Welcome to Bookmarker!

This is a personal project by @dellsystem. I built this to help me retain information from the books I'm reading. Currently can only be used by a single user (myself), but I plan to extend it to support multiple users eventually.

Source code on GitHub (MIT license).

2

[...] All around us, it seems that the political systems, movements and processes that dominated the last hundred years are no longer able to bring about genuinely transformative change. Instead, they have forced us onto an endless treadmill of misery. Electoral democracy lies in remarkable disrepair. Centre-left political parties have been hollowed out and sapped of any popular mandate. Their corpses stumble on as vehicles for careerist ambitions. [...]

I just really like the last sentence

—p.2 Introduction (1) by Alex Williams, Nick Srnicek 1 year, 3 months ago

[...] All around us, it seems that the political systems, movements and processes that dominated the last hundred years are no longer able to bring about genuinely transformative change. Instead, they have forced us onto an endless treadmill of misery. Electoral democracy lies in remarkable disrepair. Centre-left political parties have been hollowed out and sapped of any popular mandate. Their corpses stumble on as vehicles for careerist ambitions. [...]

I just really like the last sentence

—p.2 Introduction (1) by Alex Williams, Nick Srnicek 1 year, 3 months ago
2

Yet, for all the glossy sheen of our technological era, we remain bound by an old and obsolete set of social relations. We continue to work long hours, commuting further, to perform tasks that feel increasingly meaningless. Our jobs have become more insecure, our pay has stagnated, and our debt has become overwhelming. We struggle to make ends meet, to put food on the table, to pay the rent or mortgage, and as we shuffle from job to job, we reminisce about pensions and struggle to find affordable childcare. Automation renders us unemployed and stagnant wages devastate the middle class, while corporate profits surge to new heights. The glimmers of a better future are trampled and forgotten under the pressures of an increasingly precarious and demanding world. And each day, we return to work as normal: exhausted, anxious, stressed and frustrated.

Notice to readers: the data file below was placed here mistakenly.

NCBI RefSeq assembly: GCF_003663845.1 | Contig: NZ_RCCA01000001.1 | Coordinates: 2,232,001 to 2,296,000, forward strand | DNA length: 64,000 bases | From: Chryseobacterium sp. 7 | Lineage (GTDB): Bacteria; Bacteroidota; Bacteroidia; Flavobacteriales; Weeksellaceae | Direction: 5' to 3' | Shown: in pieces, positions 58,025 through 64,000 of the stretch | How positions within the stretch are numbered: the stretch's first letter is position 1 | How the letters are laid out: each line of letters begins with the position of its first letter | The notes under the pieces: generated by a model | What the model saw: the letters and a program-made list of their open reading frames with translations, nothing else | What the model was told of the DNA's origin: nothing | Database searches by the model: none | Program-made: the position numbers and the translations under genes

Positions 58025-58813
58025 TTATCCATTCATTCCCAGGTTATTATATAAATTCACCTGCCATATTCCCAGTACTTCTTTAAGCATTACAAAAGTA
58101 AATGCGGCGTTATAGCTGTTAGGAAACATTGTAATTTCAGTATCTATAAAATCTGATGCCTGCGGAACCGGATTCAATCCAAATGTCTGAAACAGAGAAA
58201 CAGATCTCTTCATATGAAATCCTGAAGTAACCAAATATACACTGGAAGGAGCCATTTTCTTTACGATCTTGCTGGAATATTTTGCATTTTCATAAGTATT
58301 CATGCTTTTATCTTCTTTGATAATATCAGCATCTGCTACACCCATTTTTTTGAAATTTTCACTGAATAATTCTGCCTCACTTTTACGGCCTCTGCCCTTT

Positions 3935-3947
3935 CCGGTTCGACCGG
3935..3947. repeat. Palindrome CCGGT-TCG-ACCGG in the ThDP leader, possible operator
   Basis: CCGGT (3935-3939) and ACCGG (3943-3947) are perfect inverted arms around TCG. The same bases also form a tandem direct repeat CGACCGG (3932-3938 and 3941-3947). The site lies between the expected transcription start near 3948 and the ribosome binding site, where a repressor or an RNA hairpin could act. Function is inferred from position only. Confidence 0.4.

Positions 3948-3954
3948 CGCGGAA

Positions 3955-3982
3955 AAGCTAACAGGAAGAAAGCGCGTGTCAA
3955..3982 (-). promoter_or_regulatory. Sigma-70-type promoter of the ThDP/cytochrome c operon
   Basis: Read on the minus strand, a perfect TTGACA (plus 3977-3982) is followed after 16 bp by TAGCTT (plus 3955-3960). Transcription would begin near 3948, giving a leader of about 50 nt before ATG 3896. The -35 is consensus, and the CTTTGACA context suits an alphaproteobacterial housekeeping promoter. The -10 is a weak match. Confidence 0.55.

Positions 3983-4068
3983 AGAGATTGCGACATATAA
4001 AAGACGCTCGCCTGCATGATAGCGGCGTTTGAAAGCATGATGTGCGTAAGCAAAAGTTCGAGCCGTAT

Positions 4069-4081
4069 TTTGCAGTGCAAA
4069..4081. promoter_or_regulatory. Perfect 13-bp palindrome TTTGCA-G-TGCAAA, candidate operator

—p.2 Introduction (1) by Alex Williams, Nick Srnicek 1 year, 3 months ago

Yet, for all the glossy sheen of our technological era, we remain bound by an old and obsolete set of social relations. We continue to work long hours, commuting further, to perform tasks that feel increasingly meaningless. Our jobs have become more insecure, our pay has stagnated, and our debt has become overwhelming. We struggle to make ends meet, to put food on the table, to pay the rent or mortgage, and as we shuffle from job to job, we reminisce about pensions and struggle to find affordable childcare. Automation renders us unemployed and stagnant wages devastate the middle class, while corporate profits surge to new heights. The glimmers of a better future are trampled and forgotten under the pressures of an increasingly precarious and demanding world. And each day, we return to work as normal: exhausted, anxious, stressed and frustrated.

—p.2 Introduction (1) by Alex Williams, Nick Srnicek 1 year, 3 months ago
7

[...] Such protests are registered only in the minds of their participants, bypassing any transformation of social structures. While these efforts at radicalisation and awareness-raising are undoubtedly important to some degree, there still remains the question of exactly when these sequences might pay off. Is there a point at which a critical mass of consciousness-raising will be ready for action? Protests can build connections, encourage hope and remind people of their power. Yet, beyond these transient feelings, politics still demands the exercise of that power, lest these affective bonds go to waste. If we will not act after one of the largest crises of capitalism, then when?

—p.7 Our Political Common Sense: Introducing Folk Politics (5) by Alex Williams, Nick Srnicek 1 year, 3 months ago

[...] Such protests are registered only in the minds of their participants, bypassing any transformation of social structures. While these efforts at radicalisation and awareness-raising are undoubtedly important to some degree, there still remains the question of exactly when these sequences might pay off. Is there a point at which a critical mass of consciousness-raising will be ready for action? Protests can build connections, encourage hope and remind people of their power. Yet, beyond these transient feelings, politics still demands the exercise of that power, lest these affective bonds go to waste. If we will not act after one of the largest crises of capitalism, then when?

—p.7 Our Political Common Sense: Introducing Folk Politics (5) by Alex Williams, Nick Srnicek 1 year, 3 months ago
9

[...] The recent cycle of struggles has to be identified as one of overarching failure, despite a multitude of small-scale successes and moments of large-scale mobilisation. The question that any analysis of the left today must grapple with is simply: What has gone wrong? It is undeniable that heightened repression by states and the increased power of corporations have played a significant role in weakening the power of the left. Still, it remains debatable whether the repression faced by workers, the precarity of the masses and the power of capitalists is any greater than it was in the late nineteenth century. Workers then were still struggling for basic rights, often against states more than willing to use lethal violence against them. But whereas that period saw mass mobilisation, general strikes, militant labour and radical women’s organisations all achieving real and lasting successes, today is defined by their absence. The recent weakness of the left cannot simply be chalked up to increased state and capitalist repression: an honest reckoning must accept that problems also lie within the left. One key problem is a widespread and uncritical acceptance of what we call ‘folk-political’ thinking.